The extinct Gujarat primates appear to be most similar to the gray mouse lemur, pictured here.


A cache of exquisitely preserved 25 tiny bones, found in a coal mine in Gujarat, appear to be the most primitive primate bones yet discovered, according to a new analysis by an international team of researchers. – @Siliconeer #Siliconeer #primatebones #science #evolution #discovery #Gujarat


The assessment of the bones belonging to ancient rat-sized, tree-dwelling primates, bolsters the controversial idea that primates native to what is now India played an important role in the very early evolution of mammals that include humans, apes and monkeys, researchers said.

“All other primate bones found so far around the world clearly belong to one or the other of the two primate groups, called clades: Strepsirrhini and Haplorhini,” said Kenneth Rose, from the Johns Hopkins University School of Medicine.

“But many of the Gujarat bones show features that do not clearly belong to one clade or the other,” said Rose.

According to Rose and lead author Rachel Dunn from Des Moines University, this suggests that the little primates represent a very early stage of primate evolution.

At the beginning of the Eocene Epoch, about 56 million years ago, the world was warming, encouraging the dispersal of mammals between northern continents.

The oldest known primate fossils found appeared around then in North America, Europe and northern Asia, but they can already be categorized as either adapoids or omomyids, the most primitive members of Strepsirrhini and Haplorhini, respectively.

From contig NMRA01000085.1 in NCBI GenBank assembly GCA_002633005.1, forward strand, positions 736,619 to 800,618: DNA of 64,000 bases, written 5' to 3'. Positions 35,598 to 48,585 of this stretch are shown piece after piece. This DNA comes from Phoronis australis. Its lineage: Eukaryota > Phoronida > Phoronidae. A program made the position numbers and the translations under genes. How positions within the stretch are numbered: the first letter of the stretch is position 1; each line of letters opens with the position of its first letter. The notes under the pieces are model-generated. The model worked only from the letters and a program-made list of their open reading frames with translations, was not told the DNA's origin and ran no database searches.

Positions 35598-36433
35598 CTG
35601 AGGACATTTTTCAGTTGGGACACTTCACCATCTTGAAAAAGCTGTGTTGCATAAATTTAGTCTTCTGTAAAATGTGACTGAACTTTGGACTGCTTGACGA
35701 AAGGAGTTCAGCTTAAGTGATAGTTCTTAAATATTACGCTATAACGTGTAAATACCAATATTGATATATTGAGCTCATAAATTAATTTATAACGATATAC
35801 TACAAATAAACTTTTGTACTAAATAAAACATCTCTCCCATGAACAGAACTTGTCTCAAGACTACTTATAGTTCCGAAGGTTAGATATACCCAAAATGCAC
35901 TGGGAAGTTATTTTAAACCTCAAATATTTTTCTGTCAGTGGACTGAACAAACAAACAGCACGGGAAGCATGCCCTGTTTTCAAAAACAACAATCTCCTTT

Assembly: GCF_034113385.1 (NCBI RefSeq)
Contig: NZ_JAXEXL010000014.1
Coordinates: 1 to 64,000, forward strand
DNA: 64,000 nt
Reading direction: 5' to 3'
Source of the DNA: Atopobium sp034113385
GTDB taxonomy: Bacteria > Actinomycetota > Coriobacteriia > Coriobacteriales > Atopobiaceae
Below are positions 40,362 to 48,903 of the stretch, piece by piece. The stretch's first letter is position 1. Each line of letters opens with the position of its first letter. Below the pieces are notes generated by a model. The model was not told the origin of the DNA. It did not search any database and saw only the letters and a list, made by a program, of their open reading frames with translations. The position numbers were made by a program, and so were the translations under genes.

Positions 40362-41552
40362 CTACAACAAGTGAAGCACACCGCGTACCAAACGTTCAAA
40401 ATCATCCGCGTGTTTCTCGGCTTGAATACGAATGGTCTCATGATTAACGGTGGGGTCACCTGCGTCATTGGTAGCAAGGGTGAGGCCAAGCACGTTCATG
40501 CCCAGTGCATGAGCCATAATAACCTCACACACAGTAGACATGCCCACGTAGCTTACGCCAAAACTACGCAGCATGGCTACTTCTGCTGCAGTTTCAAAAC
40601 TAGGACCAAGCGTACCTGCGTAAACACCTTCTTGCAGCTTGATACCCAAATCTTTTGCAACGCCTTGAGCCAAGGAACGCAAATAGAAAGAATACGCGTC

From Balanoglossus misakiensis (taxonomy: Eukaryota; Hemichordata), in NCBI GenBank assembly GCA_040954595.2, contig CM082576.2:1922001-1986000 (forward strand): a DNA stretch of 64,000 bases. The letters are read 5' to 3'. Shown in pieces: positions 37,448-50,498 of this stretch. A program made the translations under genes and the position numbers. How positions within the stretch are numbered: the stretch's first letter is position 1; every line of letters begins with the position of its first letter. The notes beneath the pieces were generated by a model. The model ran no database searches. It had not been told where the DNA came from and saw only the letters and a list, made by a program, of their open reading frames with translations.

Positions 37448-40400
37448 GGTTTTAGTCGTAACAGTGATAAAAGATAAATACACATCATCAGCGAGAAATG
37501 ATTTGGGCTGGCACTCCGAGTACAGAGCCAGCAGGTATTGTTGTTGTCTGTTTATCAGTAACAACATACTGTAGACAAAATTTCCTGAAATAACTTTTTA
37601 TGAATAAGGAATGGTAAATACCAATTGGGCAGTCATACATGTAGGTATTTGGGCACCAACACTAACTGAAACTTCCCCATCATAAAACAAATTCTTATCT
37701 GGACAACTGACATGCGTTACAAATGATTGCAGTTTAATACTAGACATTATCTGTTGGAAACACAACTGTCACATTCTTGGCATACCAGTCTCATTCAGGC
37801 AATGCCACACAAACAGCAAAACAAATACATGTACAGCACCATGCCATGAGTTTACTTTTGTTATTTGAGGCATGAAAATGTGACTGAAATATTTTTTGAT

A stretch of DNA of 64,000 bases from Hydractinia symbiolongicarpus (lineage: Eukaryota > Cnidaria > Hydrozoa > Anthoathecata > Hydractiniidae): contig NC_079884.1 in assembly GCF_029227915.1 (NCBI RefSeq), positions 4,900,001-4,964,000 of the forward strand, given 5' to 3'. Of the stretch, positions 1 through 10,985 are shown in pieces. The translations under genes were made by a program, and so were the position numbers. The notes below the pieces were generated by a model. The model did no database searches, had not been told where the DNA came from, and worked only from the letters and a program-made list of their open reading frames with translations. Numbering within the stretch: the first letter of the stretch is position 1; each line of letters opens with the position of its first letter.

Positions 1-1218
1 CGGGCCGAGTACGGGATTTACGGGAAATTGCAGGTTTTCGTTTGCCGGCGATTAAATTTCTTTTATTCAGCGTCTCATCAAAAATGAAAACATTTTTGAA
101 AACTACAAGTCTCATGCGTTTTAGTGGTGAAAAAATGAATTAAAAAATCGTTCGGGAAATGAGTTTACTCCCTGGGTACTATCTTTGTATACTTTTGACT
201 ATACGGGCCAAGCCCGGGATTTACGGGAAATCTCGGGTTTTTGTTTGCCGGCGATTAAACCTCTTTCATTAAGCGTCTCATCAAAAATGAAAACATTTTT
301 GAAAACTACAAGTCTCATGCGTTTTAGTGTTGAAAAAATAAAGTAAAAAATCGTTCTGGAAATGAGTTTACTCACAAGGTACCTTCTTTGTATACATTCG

A chart showing the human evolution.

A chart showing the human evolution.

The newly discovered group of 25 tiny bones, all from somewhere below the neck of the animals, are younger – some 54.5 million years old – but considerably more primitive than the oldest known primate fossil, Teilhardina, which first appears in deposits at the beginning of the Eocene, almost 56 million years old.

They are also more primitive than a relatively complete skeleton of the primate Archicebus, found recently in China and dated to about 55 million years ago, said researchers, including those from Garhwal University and Wadia Institute of Himalayan Geology in Uttarakhand, and Panjab University in Chandigarh, India.

Their analysis, Rose said, suggests the Gujarat primates are close descendants of the common ancestor that gave rise to the adapoids and omomyids found on the northern continents.

However, the Gujarat primates date back to a time when what is now India was a drifting land mass – isolated from the northern continents and inching its way toward southern Asia.

“These are the best preserved and most primitive bones we have from the first 5 million years of primate evolution, but there’s not enough evidence currently for us to figure out when these primates reached India or where they came from,” said Rose.

“They are similar enough to the early primates found on the northern continents to indicate that their ancestors migrated between the northern continents and what is now India – but in which direction isn’t clear,” Rose said.

Rose said there are several possible scenarios to explain what they have suggested, but all his team can say with high confidence now is that the tiny primates occupied equatorial India prior to its collision with Asia.

Even though the researchers do not have enough bones to reconstruct a whole skeleton, the bones were not embedded in rock so they could be thoroughly examined from every angle, providing insights into the evolution of primate anatomy.

The research was published in the Journal of Human Evolution.